Good luck.

Avatar for luvmyevan
iVillage Member
Registered: 03-29-2003
In reply to: av1506
Sat, 08-19-2006 - 9:20am

Absolutely bring any data you have on the child's current levels of performance to the meeting. Sometimes the people doing the testing don't work with the kid on a regular basis, so they are going on just a test (or a few tests) done in a short period of time.

Anything can be used for current performance levels. If you are talking about reading, ask if someone will do a DRA (Developmental Reading Assessment). It is a one-on-one running record of the child's reading ability. A skilled person with DRA will also check the fluency level. Comprehension and % of words correctly read on level are already built into the test.

It's hard to say what to use since you are so vague with what you're asking -- as in what tools they can use. They can use almost any tools. We've taken end of unit math tests in as "current performance" to show which skills a child had mastered/not mastered. It all depends, really.

I don't know about the ABLLS enough to comment on it, but I'd say if there is independent research to back up it's being a credible source, then absolutely it could be considered as help for providing "current levels". I would think the district would be happy to have you at the team meetings and have your input.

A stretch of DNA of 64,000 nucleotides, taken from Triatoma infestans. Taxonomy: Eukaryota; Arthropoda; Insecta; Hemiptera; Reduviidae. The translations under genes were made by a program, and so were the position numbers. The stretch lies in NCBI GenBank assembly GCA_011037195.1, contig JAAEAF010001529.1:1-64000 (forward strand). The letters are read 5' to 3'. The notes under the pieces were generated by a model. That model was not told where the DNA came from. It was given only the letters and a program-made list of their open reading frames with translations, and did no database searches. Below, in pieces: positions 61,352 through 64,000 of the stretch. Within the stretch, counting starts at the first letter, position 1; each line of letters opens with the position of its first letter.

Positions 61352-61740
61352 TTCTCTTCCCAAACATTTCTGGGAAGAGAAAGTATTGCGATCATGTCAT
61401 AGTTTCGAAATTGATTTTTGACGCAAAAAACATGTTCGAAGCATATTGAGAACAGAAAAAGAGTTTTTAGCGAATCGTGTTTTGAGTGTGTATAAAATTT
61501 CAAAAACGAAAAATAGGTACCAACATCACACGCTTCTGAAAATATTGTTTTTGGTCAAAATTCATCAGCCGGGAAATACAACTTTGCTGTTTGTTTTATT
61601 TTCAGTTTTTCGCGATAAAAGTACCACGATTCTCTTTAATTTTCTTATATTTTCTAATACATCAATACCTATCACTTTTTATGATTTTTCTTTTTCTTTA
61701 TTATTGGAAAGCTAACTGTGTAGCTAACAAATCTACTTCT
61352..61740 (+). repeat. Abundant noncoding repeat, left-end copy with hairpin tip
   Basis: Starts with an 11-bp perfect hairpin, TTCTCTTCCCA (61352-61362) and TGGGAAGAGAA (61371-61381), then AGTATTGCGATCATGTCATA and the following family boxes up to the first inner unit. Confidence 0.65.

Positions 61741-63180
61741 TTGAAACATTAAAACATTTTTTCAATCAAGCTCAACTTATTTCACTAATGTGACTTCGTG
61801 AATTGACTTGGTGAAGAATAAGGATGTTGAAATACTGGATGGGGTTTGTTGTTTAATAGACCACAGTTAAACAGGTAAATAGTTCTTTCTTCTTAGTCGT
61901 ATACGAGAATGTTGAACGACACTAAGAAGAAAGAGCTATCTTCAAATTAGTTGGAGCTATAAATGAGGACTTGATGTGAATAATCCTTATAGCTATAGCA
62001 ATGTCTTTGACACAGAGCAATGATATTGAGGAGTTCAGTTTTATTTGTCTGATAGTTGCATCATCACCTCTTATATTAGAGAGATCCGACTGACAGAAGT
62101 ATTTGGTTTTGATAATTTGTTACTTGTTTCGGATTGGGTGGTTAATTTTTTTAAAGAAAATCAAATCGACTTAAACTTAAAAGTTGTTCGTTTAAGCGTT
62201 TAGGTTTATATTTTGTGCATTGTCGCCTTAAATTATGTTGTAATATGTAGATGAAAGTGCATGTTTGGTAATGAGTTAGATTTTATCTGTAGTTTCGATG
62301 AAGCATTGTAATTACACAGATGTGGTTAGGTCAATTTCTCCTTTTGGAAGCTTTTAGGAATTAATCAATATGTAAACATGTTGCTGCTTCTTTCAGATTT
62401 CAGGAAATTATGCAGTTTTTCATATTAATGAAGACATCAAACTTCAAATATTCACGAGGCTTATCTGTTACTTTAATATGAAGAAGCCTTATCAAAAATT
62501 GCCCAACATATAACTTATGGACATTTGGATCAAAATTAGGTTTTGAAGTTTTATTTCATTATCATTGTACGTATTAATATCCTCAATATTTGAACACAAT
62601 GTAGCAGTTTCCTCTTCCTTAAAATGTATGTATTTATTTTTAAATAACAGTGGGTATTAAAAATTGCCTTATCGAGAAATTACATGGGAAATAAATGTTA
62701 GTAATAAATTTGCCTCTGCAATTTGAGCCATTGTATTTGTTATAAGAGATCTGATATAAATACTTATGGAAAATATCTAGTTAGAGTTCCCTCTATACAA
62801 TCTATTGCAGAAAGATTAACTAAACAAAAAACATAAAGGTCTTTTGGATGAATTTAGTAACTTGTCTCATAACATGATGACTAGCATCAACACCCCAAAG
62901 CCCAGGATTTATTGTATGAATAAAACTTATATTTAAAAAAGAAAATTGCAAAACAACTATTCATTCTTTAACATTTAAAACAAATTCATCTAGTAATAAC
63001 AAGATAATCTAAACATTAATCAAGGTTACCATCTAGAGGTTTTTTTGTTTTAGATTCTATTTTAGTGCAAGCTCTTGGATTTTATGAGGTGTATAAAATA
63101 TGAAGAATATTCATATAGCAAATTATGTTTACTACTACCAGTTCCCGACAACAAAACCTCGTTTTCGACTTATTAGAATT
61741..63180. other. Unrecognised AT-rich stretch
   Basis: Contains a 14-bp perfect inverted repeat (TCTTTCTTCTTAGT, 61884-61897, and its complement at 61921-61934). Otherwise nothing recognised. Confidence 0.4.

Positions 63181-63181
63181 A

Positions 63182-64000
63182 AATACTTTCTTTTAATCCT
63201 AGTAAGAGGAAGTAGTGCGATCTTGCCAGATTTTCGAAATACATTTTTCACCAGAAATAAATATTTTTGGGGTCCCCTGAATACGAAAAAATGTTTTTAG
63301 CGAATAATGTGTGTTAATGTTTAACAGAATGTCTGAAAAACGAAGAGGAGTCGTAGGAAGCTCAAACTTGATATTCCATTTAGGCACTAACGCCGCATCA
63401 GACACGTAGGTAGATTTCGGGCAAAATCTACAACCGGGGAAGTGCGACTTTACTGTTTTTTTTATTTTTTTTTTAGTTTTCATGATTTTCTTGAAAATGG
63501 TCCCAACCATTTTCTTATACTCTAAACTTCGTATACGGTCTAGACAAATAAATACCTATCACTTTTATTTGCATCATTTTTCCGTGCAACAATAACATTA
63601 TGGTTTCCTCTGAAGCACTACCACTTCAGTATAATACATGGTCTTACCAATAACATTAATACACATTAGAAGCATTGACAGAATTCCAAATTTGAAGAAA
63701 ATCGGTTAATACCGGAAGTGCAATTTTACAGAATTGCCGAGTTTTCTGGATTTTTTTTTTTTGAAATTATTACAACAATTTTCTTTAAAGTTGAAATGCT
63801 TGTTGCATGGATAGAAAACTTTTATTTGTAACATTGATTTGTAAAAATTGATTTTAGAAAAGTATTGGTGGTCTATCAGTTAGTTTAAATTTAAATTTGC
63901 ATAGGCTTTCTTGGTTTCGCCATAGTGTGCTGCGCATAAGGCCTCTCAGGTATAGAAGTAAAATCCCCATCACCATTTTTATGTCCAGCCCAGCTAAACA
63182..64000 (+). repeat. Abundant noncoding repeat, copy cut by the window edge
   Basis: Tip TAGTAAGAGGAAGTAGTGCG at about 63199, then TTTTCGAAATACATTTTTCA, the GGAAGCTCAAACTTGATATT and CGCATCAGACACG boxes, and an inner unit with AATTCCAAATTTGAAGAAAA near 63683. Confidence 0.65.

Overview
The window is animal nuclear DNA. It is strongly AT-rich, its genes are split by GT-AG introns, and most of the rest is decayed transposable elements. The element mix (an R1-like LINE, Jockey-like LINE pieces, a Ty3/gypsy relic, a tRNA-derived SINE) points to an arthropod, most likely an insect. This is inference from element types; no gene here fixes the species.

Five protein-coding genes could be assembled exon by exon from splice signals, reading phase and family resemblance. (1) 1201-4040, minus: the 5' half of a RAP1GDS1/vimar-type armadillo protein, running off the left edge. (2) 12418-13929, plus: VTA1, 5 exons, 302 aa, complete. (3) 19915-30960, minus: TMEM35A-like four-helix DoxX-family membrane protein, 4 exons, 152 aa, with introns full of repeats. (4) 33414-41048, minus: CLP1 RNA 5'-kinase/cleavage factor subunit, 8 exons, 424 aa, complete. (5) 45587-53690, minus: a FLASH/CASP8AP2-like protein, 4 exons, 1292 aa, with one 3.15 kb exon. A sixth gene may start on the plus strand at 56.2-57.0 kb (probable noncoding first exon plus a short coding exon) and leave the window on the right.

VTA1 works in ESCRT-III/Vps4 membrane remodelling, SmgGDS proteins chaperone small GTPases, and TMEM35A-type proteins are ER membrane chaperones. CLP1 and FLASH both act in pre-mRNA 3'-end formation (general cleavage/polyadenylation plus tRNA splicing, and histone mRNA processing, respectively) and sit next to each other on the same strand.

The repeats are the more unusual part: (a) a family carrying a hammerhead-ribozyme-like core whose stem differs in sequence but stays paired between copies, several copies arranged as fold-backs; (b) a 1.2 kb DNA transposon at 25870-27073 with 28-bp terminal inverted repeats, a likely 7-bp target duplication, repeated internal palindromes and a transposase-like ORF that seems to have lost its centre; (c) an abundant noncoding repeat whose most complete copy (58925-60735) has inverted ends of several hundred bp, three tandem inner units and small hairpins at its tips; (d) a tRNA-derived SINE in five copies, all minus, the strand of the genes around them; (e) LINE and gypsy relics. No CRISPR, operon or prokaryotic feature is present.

iVillage Member
Registered: 03-27-2003
In reply to: av1506
Sat, 08-19-2006 - 9:37am

Your clarification was very helpful-thank you! I am in special ed, but so far I have had nothing to do with Autism or even early childhood, for that matter, but I do have experience in advocacy, and that may be the direction you are headed in.

In answer to your specific question about what data should be used for curent levels of educational performance, a combination of grades, classroom teacher comments/observations, clinical notes, standardized tests and so on can be used. The more data the better.

In answer to your second question, poor IEPs are adopted for a vareity of reasons-teacher preparing document to busy to get new data, the IEP is not considered important be anyone on the team, and so on.

You should be applauded for wanting to help your clients because a well planned education is especially vital to kids with special needs. However, effective advocacy is very time consuming. There is much to learn both legally and tacitly. For example, the simple truth is that even though the IEP doesn't look anything like your client on paper, she may in fact be receiving a better education than it seems because she is with a good teacher. Many teachers, good or bad, rarely even look at IEPs.

That is not to say your goals to improve it are not relevant, only to underscore the need for patience. IEP changes are best held in a nonconfronational manner, with the idea of "walk softly but carry a big stick". Understanding how schools work aids in that understanding when faced with ovewhelming evidence that the student is not getting an appropriate education.